The Faculty of Humanities (map)
Niels Henrik Abels vei 36
What kind of careful attention to the meaningful lives of other species does film making engender? What sort of perspectives may it open up and/or foreclose? In this talk, filmmaker Asgeir Helgestad and historian of science Ageliki Lefkaditou, draw on three of their documentary projects on climate change and biodiversity loss to discuss how filming may convey the complex relationships that such processes provoke and threaten.
How may we grasp meaning beyond the boundaries of biological species? In this talk Dominique Lestel, will explore ‘zoo-futurism’ as setting up the basis of an ego-ecology – to incarnate and to feel biodiversity not from the point of view of the first person, but from the point of view of a first person; to feel its richness and importance from a personal point of view.
An introduction to the system for waste management, including a local example of resources in a closed loop; your food waste.
How does a pandemic reveal inherent socioeconomic and ecological inequalities in an already vulnerable and polarised society? Anwesha Dutta, Postdoctoral Researcher at the Chr. Michelsen Institute, presents notions on the social and political effects of COVID-19 and the lockdown in India.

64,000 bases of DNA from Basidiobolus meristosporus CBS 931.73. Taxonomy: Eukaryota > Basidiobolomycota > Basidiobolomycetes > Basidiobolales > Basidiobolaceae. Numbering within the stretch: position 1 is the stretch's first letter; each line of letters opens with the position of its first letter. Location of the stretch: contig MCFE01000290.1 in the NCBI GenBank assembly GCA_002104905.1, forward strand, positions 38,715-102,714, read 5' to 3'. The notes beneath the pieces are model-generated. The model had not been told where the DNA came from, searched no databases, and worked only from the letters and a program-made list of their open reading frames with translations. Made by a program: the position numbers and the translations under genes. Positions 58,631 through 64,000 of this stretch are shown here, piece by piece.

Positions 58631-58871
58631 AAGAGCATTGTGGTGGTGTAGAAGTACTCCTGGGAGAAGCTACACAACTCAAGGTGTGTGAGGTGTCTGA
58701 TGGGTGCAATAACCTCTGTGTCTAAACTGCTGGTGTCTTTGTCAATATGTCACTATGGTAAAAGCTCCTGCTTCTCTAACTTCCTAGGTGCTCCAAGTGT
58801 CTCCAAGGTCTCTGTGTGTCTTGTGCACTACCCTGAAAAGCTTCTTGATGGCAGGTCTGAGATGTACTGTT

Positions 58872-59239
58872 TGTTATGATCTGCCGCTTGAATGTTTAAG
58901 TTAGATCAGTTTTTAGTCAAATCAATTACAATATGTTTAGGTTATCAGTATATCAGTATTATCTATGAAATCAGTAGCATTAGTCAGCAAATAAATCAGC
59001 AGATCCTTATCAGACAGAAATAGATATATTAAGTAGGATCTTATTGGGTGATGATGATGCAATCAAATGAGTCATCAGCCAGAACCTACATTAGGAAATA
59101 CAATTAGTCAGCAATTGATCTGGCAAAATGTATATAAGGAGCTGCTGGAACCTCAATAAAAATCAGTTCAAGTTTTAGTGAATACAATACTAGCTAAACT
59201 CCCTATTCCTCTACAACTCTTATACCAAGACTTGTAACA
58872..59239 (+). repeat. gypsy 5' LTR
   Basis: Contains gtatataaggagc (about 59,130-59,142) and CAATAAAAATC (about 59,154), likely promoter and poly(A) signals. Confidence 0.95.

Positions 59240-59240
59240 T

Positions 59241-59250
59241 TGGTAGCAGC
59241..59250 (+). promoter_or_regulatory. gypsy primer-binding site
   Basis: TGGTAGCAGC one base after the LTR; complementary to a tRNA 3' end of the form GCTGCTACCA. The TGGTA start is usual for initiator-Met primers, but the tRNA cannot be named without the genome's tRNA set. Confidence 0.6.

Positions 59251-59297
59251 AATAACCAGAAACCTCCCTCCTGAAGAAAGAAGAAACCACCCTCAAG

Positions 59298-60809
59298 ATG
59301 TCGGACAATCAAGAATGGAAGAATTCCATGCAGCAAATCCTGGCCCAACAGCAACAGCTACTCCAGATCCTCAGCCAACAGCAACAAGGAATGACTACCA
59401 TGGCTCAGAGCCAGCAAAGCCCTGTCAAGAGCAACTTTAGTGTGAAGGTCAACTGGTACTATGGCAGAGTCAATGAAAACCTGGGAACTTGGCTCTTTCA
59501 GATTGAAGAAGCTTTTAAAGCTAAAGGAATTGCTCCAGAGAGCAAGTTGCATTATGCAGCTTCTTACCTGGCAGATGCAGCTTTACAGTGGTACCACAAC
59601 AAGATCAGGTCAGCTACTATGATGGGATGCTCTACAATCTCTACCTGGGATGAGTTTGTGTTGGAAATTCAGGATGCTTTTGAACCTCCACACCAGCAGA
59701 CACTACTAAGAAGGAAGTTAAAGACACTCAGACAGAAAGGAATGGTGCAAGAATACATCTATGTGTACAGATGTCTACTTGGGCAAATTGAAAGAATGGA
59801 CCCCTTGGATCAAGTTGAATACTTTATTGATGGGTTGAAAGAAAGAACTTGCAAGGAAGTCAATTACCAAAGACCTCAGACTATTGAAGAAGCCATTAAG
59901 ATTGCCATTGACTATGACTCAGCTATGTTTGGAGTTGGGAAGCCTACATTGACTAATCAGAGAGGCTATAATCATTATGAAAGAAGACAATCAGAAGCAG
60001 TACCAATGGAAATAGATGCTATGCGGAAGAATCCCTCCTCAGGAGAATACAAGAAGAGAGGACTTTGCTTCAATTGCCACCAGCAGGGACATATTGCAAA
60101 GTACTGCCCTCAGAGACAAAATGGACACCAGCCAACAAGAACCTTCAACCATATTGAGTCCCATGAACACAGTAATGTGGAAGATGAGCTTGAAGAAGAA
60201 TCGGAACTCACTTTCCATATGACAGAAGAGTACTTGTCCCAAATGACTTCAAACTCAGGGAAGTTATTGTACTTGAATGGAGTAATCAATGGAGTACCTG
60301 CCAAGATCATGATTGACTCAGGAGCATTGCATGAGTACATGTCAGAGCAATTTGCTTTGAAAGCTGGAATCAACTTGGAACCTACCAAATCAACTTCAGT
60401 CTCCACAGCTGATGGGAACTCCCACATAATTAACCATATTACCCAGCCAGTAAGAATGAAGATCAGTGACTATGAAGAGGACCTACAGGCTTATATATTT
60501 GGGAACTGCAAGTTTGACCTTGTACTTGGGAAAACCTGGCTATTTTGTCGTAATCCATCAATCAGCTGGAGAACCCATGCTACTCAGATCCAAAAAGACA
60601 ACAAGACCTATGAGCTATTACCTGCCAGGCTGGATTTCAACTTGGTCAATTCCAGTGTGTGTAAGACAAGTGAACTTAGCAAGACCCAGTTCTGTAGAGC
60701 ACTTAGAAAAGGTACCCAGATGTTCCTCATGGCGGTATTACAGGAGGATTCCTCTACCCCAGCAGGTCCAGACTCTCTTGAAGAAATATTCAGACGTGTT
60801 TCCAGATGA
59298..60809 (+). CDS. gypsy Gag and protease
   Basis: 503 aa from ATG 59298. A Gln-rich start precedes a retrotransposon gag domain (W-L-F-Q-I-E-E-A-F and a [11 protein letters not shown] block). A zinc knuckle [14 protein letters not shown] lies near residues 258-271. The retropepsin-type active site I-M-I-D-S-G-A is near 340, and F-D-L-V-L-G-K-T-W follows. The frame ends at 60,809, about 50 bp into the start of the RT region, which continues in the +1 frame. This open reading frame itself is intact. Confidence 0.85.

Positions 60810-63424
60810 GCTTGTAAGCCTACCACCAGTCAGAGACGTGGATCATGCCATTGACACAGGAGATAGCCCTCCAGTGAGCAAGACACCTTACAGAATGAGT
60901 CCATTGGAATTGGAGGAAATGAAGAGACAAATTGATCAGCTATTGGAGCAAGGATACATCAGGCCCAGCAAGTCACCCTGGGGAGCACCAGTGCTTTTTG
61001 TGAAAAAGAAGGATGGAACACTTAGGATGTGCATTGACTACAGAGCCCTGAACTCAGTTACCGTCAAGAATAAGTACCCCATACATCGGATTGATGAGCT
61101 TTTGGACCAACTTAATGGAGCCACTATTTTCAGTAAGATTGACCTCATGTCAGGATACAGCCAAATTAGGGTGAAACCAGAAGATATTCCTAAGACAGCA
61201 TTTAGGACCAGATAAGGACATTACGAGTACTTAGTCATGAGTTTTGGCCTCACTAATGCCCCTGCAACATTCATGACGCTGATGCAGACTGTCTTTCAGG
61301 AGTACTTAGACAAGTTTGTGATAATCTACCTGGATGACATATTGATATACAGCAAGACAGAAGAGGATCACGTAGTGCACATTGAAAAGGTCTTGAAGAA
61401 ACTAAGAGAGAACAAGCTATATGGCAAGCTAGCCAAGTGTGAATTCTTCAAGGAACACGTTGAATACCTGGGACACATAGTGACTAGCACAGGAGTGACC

How does the environment and lifestyle impact our genes, both today and in the future? This week, professor in Public Health Gunnar Tellnes will introduce the concepts of "Green Care" and "Nature-Culture-Health" (NaCuHeal). Drawing on recent epigenetic research that indicates that our genes may be 'turned on and off' as consequence of the way we live, he will present his work and vision at NaKuHel Center in Asker, Norway.
Across the world, emergent technologies are being developed and put to work that replace, augment or transform existing ecological processes—creating new bionic natures, cyborg ecologies composed of organic and artificial elements. What happens to the idea of nature when nature becomes a cyborg?
Do scholars fly too much? We have invited Kjerstin Aukrust to talk about academic flightshaming and the 2019 petition to reduce CO2 emissions from UiO flights by 50 percent.
This workshop aims to re-story processes of extinction, extraction, and emergence in multispecies worlds.
How has human interference affected plant diversity in the past? Karoline Kjesrud, Associate Professor at the Museum of Cultural History, presents an overview of the ongoing interdisciplinary project "Nordic People and Plants" and results that are estimated to influence plant practices in Scandinavian societies.
Can monstrous plants help human beings imagine and transform themselves into more sustainable creatures? In this talk, Dr. Astrid Møller-Olsen analyses fictional plant-human hybrids that question the nature-culture dichotomy and explore alternative paths to understanding the planet as a cross-species environment.
The Oslo School of Environmental Humanities started in spring 2019 with the aim of facilitating and strengthening humanistic research on the environmental crisis that crosses disciplines and creatively respond to the environmental and social challenges of our time. Here is a recap of the first 12 months of OSEH and the initiative's activities.